Referring to the Holocaust some 25 years later, Rivlin noted that after the Armenian Genocide, "We were the next in line to be victims of genocide.  Hitler believed that the world would be silent just as it was silent in response to the killings of the Armenians."  

Repeatedly Rivlin warned against turning the subject of recognition of the Armenian Genocide into a political issue: "It is forbidden to turn this subject into a political subject [in the 'American language' this would be called 'into a political football'].  It is forbidden for us to turn our backs on the tragedies of other nations.  This is our responsibility."

MK Zahava Gal-On, Chairperson of the liberal party Meretz, co-sponsor of the resolution - Zahava Gal-On was one of the two authors (together with Arieh Eldad from the National Union Party) of the resolutions, continuing a very proud tradition of her party and its past leaders such as MK's Yair Tzaban, Yossi Beilin (who became an Assistant Foreign Minister and made an official statement of the Armenian Genocide that drove the government bananas), Yossi Sarid (who became a Minister of Education, and like Beilin drove the government into denial of his significance when he too firmly recognized the Armenian Genocide), and Haim Oron (whom we have pointed out in the past is the brother of Professor Yair Auron, Associate Director of the Institute on the Holocaust and Genocide in Jerusalem, who is braving the development of an unprecedented program of collegiate education about genocide and has published the first series of textbooks on genocide in Hebrew at the Open University in Israel).

Gal-On noted that the Armenian Genocide has already been recognized by 27 nations in the world.  "Once again the State of Israel is making a cynical political use of the subject," she said. Gal-On also made the connection between denials of the Armenian Genocide and denials of the Holocaust. "Denial of the Armenian Genocide supports denials of the Holocaust," she emphasized.

MK Arieh Eldad, National Union Party, co-sponsor of the resolution: Eldad's cited additional members of the Nili spy group, and observed that historians feel that their experiences in eyewitnessing the Armenian Genocide played a major role in strengthening the Nili group's anticipations of serious dangers to the Jewish community from the ruling Turks.  Eldad read a report by a Turkish officer about how the Turks forced Armenians into a school and burned them alive.  He also cited the outcome of a forced march of Armenians into the desert who numbered at the outset 170,000 of whom "only 180 survived this Armenian death march."  Eldad continued with descriptions of other events including the killing of Armenians in Trebizond with chlorine gas and concluded: "It seems to me that this was a rehearsal of what was going to take place 25 years later."  Eldad concluded: "Turkey must recognize the Armenian Genocide."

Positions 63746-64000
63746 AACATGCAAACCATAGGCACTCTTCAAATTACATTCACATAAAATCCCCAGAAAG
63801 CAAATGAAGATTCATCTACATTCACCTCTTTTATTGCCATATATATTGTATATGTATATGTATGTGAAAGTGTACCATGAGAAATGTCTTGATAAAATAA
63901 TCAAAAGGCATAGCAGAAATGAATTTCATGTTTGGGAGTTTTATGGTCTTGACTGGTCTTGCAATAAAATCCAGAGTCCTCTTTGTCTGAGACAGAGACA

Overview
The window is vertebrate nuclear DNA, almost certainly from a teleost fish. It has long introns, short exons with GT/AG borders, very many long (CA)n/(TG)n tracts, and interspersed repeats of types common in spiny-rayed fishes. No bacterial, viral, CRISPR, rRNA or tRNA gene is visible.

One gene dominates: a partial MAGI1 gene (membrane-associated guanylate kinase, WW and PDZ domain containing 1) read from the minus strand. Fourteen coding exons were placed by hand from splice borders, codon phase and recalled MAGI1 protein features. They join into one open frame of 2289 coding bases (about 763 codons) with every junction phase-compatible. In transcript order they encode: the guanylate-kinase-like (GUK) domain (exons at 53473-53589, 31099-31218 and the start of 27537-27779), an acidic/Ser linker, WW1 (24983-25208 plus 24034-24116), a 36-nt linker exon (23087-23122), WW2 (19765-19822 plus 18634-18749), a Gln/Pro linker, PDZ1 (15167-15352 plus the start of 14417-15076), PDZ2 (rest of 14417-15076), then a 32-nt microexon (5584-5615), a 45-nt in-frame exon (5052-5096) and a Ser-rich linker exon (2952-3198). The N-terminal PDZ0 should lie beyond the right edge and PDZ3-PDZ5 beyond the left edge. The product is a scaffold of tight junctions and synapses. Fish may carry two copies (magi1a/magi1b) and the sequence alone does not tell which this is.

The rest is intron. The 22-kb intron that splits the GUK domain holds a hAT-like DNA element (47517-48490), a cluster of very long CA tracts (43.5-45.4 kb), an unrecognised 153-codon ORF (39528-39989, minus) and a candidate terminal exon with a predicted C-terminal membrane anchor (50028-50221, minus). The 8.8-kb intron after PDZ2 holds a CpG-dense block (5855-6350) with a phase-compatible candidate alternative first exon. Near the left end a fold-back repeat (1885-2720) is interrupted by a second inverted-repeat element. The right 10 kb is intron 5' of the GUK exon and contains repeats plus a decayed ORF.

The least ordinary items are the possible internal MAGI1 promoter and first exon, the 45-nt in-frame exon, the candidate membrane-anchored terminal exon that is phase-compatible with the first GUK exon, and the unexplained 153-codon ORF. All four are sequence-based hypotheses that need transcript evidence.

MK Dov Khenin, Hadash Party:  Khenin continued the remarks of many others emphasizing that the issue of recognition of the Armenian Genocide is "both an historical and moral issue."  He went on eloquently to recognize that "the Armenian Genocide was committed no less than by human beings": The genocide of the Armenians is a warning signal to all of us human beings that we should not sink to the dark places of our humanness."  

Khenin also recalled the famous report by the American news correspondent, Louis Lochner, who was attached to the Berlin bureau of the Associated Press as WWII approached, and later in 1939 won a Pulitzer Prize for his reports of the Nazi invasion of Poland, who reported Hitler's cynical inspirational statement to his generals, "Who remembers the Armenians?"  Khenin now continued, as if in reply to Hitler: "WE remember the Armenians.  We MUST remember the Armenians.  This is not something that belongs to history alone.  It is reality.  It [the genocide] happened.  It is something that is continuing to happen to all of us."